No Large Dam Built in 2.5 Years

No Large Dam Built in 2.5 YearsNo Large Dam Built in 2.5 Years

An Energy Ministry advisor said despite the fact that Iran’s water reservoirs have declined by 20% in the past two decades, the government has not granted a permit for the construction of a large dam.

Mohammad Haj-Rasouliha also told Mehr News Agency that if a dam is built systematically, it would help control floods that will save ten times its construction costs.

Haj-Rasouliha referred to floodwater, which was held back by Gotvand Dam in Khuzestan Province in March 2015, and said the dam controlled a water stream with a flow rate of 5,000 cubic meters per second.

"This is while a flow rate of 3,000 cm/s is enough to inflict millions of dollars of losses on the provincial capital Ahvaz and add to its death toll," he said.

Construction of Gotvand Dam began in 2011, two years before the “environment-friendly government” of President Hassan Rouhani took office, and the dam has caused many environmental troubles for the oil-rich province.

Environmental officials say the dam contributed to the death of 400,000 palm trees along the banks of the river Arvand in 2014, by exponentially increasing the salinity of Karun River, which made the already harsh environment unbearable for palm trees.

The dam was constructed amid widespread protests from environmental activists and scientists who warned that the disadvantages of the dam outweigh its benefits.

Following claims earlier in 2015 by the Iran Water and Power Resources Company that the dam’s construction had the approval of the Department of Environment, the department issued a swift response, accusing the company of failure to disclose the presence of salt domes in the region in their proposal.

“Without utilizing dams, we cannot regulate incoming and outgoing waters of the country and we would have faced more severe water shortages,” Haj-Rasouliha said.

“We were really concerned about the provision of water for the port city of Bandar Abbas, but we could store the city’s annual water need in two local dams after the heavy rainfall a month ago."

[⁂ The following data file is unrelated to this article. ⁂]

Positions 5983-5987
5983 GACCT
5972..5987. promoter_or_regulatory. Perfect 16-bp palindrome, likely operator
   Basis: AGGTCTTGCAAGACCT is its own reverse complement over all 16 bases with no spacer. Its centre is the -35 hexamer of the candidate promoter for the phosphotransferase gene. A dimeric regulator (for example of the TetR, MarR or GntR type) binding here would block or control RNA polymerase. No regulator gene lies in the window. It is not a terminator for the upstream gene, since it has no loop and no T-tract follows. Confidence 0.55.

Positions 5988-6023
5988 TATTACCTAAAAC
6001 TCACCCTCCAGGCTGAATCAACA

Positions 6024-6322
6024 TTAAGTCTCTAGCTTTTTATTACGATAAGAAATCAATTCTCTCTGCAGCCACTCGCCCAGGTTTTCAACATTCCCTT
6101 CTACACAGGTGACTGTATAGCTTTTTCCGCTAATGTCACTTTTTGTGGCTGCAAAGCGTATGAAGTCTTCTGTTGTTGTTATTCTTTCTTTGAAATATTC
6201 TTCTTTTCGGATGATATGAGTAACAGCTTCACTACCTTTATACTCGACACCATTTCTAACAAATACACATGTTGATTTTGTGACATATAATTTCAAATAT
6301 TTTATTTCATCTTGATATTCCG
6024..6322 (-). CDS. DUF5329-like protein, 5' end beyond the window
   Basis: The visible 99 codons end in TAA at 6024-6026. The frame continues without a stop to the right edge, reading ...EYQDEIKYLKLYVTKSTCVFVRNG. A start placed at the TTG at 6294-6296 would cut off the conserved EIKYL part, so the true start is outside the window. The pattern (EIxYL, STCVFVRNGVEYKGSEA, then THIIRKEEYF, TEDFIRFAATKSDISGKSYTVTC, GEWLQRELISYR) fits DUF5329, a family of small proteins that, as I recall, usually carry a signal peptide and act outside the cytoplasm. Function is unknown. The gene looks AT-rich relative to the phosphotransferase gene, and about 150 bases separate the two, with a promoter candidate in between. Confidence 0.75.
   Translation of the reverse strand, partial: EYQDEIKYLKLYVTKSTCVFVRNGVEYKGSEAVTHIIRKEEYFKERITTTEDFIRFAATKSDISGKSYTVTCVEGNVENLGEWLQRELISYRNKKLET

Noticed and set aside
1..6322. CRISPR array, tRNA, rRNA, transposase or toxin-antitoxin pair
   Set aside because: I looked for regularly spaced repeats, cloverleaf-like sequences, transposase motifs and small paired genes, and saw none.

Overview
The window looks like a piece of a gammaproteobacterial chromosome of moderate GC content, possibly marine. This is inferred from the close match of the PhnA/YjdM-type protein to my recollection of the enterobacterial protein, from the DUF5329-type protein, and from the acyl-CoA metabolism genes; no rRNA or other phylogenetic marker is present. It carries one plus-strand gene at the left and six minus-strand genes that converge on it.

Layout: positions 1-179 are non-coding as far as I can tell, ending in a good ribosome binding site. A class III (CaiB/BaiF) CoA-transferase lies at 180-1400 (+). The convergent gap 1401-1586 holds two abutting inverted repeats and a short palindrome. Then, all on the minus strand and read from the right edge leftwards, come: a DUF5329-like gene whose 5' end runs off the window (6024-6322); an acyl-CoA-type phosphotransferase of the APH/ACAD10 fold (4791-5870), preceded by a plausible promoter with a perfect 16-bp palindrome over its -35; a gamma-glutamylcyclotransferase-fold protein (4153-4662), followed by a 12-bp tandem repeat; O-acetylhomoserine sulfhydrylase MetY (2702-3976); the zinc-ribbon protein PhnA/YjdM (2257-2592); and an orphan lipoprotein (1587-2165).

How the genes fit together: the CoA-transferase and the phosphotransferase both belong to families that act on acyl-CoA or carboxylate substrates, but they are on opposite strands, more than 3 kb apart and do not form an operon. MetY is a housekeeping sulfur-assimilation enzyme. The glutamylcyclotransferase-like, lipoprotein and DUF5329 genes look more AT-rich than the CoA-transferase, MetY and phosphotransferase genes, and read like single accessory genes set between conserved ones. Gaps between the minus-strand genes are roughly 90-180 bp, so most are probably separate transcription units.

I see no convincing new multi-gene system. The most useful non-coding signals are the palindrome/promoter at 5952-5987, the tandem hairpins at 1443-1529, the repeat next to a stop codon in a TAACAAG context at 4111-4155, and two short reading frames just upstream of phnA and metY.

While average rainfall is around 750 millimeters in the world, Iran’s average precipitation has fallen to around 200 mm in the past 15 years, down from 250 mm before a long and hard drought cast a shadow over the country.

According to official data, 10 provinces suffer from severe water shortage, while 23 provinces have experienced significant reduction in rainfall compared to previous years.

The official noted that if dams were not built near the capital Tehran,700-800 million cubic meters of the city’s drinking water need could not be supplied from any other sources.

On the criticisms of environmentalists against dam construction, Haj-Rasouliha noted that in the past two and a half years, the government has not issued any permit for the construction of a single large dam, while all stages of the projects and related studies are carefully monitored.

Iran is the world’s third leading country in dam construction, with some 200 contracting companies, 70 consultant firms and 30 corporations as well as hundreds of hydroelectric manufacturing units implementing projects in 40 countries.

Over the past three decades, it has built 600 dams, an average of 20 a year, to irrigate farms and provide electricity.